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BOOK REVIEW: ‘Death Checks In’

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In 1947, being gay could get a man in trouble. But Milwaukee detective Heath Barrington knew there’d be more anonymity for him and officer Alan Keyes at the posh Edmonton Hotel in Chicago.

With plenty of entertainment nearby and a live show with a band inside the hotel, Heath even offered to purchase a tuxedo for Alan. That’s when Barrington met haberdasher Victor Blount at an upscale men’s clothing store.

• A nice weekend getaway would be plenty of time for a romantic rendezvous—had Heath left work alone. But when Blount was found dead in the back room of the clothing store with “W” scrawled on the floor in his blood and a spool of green thread in his hand, a weekend was also long enough to solve a crime.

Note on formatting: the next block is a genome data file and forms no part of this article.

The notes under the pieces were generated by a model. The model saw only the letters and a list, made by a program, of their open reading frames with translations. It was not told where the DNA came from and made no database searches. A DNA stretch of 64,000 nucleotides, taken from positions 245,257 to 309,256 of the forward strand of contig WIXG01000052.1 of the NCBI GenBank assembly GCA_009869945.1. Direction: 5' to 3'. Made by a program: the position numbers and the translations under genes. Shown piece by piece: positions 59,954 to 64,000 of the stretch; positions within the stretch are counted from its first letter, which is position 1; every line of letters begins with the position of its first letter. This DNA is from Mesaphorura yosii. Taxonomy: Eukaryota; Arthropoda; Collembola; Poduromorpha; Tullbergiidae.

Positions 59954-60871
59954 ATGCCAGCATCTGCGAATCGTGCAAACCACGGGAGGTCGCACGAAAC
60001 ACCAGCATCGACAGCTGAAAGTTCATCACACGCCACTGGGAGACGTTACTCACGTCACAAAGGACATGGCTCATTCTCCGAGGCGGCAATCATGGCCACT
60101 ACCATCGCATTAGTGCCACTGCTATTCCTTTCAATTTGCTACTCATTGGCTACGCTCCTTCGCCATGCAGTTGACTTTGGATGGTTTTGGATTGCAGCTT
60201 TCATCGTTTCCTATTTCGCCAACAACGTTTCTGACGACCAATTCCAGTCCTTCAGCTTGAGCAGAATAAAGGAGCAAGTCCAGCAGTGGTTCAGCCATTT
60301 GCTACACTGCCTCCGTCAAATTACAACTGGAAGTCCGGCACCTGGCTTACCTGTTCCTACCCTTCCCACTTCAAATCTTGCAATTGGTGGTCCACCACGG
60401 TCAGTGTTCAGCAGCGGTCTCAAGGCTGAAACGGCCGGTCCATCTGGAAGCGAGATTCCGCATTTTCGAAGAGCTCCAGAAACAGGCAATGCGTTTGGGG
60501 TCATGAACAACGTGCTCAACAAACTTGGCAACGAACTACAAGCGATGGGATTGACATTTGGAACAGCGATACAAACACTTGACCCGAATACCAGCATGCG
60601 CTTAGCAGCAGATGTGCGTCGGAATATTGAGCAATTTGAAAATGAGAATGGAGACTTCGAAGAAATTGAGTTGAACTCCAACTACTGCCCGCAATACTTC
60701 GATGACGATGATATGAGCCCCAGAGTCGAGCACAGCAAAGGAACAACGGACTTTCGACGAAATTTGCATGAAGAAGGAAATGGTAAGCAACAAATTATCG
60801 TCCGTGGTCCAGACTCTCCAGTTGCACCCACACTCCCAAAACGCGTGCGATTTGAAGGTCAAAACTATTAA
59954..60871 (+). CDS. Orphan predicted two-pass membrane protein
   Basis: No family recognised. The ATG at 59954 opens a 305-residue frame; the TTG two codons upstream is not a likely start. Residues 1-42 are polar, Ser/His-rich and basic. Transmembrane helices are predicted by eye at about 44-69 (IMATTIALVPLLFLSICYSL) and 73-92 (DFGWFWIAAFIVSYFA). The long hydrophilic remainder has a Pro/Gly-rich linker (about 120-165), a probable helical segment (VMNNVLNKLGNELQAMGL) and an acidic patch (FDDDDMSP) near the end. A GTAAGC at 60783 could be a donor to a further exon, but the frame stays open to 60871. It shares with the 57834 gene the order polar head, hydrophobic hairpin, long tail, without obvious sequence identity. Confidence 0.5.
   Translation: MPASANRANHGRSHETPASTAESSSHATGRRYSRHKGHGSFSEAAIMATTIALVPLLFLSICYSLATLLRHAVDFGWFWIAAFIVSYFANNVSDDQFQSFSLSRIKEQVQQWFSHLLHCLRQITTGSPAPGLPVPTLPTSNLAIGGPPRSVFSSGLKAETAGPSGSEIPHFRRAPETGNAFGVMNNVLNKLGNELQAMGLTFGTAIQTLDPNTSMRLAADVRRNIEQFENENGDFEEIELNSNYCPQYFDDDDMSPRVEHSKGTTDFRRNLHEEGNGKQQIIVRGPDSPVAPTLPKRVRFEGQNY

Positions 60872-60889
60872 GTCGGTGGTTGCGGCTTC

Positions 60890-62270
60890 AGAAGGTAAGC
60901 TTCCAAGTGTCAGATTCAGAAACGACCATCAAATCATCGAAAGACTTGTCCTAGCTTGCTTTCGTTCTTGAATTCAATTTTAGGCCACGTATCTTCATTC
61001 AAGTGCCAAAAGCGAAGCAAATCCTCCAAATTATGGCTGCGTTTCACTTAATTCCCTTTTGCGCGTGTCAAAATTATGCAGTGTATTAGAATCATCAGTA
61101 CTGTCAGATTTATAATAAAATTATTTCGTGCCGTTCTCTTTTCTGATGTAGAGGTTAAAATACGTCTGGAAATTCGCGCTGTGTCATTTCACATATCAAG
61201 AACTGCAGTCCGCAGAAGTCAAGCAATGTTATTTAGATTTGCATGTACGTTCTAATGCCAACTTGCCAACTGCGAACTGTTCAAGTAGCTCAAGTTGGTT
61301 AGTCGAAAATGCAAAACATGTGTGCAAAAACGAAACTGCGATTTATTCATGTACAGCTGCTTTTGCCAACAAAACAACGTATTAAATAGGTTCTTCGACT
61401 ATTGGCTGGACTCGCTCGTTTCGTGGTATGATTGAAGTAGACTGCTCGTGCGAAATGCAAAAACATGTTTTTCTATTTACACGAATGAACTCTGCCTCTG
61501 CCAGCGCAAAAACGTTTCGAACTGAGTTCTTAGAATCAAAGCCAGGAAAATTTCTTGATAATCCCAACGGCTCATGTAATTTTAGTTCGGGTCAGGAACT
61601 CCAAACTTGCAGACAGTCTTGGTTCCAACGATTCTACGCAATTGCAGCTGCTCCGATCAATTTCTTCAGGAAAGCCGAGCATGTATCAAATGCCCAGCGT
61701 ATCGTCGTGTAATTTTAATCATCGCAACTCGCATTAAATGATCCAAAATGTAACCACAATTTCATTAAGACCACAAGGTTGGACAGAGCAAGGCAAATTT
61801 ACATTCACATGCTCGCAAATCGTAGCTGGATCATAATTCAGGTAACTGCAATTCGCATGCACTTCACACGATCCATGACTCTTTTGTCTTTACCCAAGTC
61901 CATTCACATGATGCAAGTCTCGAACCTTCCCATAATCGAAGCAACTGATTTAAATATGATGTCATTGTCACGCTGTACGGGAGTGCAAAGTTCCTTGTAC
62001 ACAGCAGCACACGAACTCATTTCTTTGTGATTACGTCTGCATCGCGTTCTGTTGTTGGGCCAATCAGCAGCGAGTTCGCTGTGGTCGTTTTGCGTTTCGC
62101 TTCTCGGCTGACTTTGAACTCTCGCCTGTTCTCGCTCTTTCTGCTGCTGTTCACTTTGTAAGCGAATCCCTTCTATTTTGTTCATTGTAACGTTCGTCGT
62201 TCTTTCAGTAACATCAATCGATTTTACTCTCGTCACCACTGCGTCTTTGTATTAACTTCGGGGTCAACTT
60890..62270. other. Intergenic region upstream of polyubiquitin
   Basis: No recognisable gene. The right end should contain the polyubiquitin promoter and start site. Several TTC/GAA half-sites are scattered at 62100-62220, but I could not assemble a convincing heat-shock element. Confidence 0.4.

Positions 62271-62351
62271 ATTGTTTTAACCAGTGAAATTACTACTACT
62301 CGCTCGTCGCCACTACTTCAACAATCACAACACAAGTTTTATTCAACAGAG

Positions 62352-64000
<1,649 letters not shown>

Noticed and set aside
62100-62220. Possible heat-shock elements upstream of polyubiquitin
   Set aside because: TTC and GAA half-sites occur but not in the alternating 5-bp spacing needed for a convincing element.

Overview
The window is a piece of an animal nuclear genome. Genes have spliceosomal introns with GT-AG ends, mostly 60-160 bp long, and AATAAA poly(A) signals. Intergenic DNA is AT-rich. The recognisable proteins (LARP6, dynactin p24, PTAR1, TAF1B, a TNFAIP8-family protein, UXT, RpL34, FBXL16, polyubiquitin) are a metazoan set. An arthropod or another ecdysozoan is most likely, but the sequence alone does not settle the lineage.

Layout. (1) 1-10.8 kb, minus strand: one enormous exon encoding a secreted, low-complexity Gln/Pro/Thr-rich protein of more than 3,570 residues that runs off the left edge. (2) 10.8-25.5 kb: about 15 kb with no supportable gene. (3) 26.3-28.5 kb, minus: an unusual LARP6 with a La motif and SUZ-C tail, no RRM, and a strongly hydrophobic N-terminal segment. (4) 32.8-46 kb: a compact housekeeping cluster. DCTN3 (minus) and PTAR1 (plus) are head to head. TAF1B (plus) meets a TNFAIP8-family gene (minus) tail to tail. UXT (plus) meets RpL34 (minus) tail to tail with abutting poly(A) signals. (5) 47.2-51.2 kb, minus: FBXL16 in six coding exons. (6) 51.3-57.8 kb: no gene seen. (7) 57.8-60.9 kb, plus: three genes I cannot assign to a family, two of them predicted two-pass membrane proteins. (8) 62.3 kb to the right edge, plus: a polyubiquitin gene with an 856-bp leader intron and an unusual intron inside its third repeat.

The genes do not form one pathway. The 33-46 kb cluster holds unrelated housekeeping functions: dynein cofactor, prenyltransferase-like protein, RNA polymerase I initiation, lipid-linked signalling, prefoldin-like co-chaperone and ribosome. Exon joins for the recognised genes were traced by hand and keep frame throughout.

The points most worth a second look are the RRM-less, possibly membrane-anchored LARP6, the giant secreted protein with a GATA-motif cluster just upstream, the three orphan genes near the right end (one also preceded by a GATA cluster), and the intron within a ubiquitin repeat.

• This noir whodunit is a worthwhile getaway with that old-black-and-white-movie feel that you know you love, and it’s sweetly chaste, in a late-1940s way. If you can make it through the tedious parts and you love noir mysteries that are more on the light side, check out Death Checks In. Bold Strokes Books (boldstrokebooks.com). 

This article appears in the November 2018 edition of OutSmart magazine.

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Terri Schlichenmeyer

Terry Schlichenmeyer is a regular contributor to OutSmart Magazine.
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